The fact that Service A is instructing Service B what to do means that Service A determines what shall be done, whereas Service B decides how it shall be done. This is a subtle but important form of coupling.
Because Service B is performing an operation for Service A, as Service A evolves we may find that Service B is no longer able to meet the needs of Service A. Now we must update Service B due to a change in the needs of Service A. This is the essence of coupling.
The root of the problem here is that Service B’s behaviour is being governed by Service A. Service A is making an assumption regarding Service B’s behaviour, introducing a dependency.
A system based on command messages as the form of communication will quickly become overly complex with numerous services governing each other and dictating what other services can do. As Bill explains it:
Consider the case where Service C now must perform some action in the context of Service A’s activities. We now need to update Service A to send a command message to Service C as well. Imagine how the complexity here can grow when we have a large number of services!
This is exactly why Event messages are preferred as they eliminate this coupling. Using the above example, if Services A and B need to collaborate in a business process, then service A fires an event that service B is subscribed to. Service B then carries out its part using information stored within it when it handles that event. There are no assumptions being made and no governance is introduced, in fact, service A is not even aware of service B’s existence. If another service is now needed, it simply subscribes to the event and executes its part when the event is fired.
Event-Driven Architecture and SOA
As stated on this MSDN article, “Event-driven architecture is an architectural style that builds on the fundamental aspects of event notifications to facilitate immediate information dissemination and reactive business process execution.” Event-Driven architecture and SOA are two different and independent architectural styles. You can do any of the two without the other but combining them yields great benefits. Basically, services in Event-Driven SOA generally communicate through events. A service fires an event describing a meaningful state change, and other interested service subscribe to such events and carry out any necessary actions required when such an event is fired. This is a very powerful architecture that allows significant scalability and decouples the services in the system as the service that fires the event does not know, and does not care, which other services are consuming this event and why. This result in low temporal and behavioural coupling.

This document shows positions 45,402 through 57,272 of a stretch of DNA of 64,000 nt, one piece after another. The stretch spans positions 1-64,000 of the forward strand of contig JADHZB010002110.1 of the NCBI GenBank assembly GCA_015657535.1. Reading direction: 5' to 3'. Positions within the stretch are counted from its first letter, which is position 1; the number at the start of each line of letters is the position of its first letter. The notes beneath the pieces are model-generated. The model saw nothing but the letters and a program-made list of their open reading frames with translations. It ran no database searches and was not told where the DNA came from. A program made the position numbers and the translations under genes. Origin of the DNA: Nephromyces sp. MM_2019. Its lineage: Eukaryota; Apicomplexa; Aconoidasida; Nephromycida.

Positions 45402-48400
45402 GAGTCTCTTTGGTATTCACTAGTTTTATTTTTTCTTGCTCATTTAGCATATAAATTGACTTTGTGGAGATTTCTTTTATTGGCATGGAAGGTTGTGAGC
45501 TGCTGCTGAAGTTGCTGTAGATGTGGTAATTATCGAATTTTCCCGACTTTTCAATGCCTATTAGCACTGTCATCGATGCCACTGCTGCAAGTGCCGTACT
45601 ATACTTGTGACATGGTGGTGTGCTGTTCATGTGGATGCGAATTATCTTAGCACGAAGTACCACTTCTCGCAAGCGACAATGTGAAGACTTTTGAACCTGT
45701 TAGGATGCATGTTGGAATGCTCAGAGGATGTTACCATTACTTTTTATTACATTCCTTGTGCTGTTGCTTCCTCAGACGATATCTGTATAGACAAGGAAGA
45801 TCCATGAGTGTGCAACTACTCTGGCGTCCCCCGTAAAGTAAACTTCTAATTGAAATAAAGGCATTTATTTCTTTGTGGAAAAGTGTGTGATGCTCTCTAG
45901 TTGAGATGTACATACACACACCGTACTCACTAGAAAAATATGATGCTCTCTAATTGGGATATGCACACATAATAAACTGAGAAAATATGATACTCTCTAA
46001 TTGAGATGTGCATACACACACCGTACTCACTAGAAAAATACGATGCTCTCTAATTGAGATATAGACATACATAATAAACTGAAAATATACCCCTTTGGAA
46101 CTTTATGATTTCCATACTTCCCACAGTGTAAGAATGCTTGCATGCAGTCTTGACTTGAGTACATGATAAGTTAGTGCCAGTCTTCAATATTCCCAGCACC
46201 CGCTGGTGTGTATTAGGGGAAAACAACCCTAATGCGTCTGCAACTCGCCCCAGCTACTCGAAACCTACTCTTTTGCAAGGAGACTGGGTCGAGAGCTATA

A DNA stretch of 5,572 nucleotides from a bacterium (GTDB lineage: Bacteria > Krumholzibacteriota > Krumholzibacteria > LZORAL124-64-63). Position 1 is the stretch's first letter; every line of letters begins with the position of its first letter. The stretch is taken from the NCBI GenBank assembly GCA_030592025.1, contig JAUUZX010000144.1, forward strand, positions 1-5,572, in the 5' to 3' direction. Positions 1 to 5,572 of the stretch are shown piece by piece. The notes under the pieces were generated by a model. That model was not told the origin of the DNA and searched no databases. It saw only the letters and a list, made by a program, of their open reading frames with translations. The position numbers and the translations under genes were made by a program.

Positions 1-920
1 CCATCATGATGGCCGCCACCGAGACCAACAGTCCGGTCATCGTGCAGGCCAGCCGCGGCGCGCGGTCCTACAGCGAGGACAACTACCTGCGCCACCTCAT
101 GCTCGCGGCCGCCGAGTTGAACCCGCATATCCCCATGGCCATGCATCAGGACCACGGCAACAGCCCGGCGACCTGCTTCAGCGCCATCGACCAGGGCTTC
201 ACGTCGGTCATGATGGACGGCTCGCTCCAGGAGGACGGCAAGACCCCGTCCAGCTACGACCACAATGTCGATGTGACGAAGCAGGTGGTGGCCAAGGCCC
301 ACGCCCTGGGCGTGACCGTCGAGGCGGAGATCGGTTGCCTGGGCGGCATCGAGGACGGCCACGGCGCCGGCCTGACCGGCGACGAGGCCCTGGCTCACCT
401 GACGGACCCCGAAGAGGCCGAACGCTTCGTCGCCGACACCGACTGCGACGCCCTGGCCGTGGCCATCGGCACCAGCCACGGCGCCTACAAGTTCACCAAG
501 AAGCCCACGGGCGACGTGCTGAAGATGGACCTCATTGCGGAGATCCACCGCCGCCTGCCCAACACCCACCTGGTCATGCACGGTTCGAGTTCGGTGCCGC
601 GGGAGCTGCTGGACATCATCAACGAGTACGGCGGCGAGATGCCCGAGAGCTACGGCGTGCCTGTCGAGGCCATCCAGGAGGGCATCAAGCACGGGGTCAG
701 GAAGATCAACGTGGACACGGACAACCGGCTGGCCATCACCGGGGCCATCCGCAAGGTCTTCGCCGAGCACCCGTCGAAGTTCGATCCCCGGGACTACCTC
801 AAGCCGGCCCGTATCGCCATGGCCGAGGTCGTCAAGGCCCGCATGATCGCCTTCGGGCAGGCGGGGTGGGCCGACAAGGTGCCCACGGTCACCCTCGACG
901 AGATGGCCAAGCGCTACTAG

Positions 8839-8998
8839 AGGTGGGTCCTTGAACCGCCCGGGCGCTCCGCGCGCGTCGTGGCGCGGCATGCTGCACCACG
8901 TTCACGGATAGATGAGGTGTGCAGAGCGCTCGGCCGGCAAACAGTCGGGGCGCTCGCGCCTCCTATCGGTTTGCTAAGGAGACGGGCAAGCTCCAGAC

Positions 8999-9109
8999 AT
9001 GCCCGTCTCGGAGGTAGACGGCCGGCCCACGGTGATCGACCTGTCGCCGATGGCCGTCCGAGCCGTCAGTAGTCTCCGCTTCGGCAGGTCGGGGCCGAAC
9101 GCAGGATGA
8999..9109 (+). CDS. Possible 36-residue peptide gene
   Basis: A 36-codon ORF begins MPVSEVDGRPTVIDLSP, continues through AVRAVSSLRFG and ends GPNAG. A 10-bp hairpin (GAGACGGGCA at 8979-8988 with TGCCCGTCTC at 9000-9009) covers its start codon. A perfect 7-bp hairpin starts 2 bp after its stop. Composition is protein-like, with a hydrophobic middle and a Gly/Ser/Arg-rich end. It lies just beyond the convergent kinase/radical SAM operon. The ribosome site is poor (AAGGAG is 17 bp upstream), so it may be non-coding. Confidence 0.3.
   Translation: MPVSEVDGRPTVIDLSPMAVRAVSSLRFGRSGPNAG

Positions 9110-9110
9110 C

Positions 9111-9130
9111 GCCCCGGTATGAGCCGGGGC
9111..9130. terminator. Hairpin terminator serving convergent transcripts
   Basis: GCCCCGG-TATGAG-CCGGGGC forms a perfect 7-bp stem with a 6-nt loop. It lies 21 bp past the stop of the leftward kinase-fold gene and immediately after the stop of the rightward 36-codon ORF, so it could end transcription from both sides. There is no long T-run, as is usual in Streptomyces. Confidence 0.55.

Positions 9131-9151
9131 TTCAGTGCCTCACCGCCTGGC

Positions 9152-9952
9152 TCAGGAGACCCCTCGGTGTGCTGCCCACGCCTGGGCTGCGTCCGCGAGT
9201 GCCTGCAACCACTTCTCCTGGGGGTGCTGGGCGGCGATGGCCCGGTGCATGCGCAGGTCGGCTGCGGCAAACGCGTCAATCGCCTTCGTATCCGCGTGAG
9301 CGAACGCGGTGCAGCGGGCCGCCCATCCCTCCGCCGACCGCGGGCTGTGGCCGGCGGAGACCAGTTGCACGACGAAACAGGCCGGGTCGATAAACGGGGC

Temporal coupling is where dependant services have to be available when a message is sent to them; while Behavioural Coupling is when services determine what other services should do and how. Ian Robinson wrote a wonderful article about temporal and behavioural coupling that I strongly recommend reading. He depicts temporal coupling and behavioural coupling on a matrix with event-based systems occupying the quadrant with low coupling on both and command-based systems on the low temporal coupling but high behavioural coupling.
So far we have established that services should communicate through events and data should not leak outside the services boundaries; so what should an event contain and how is data disseminated? This will be the topic of the next post in this series.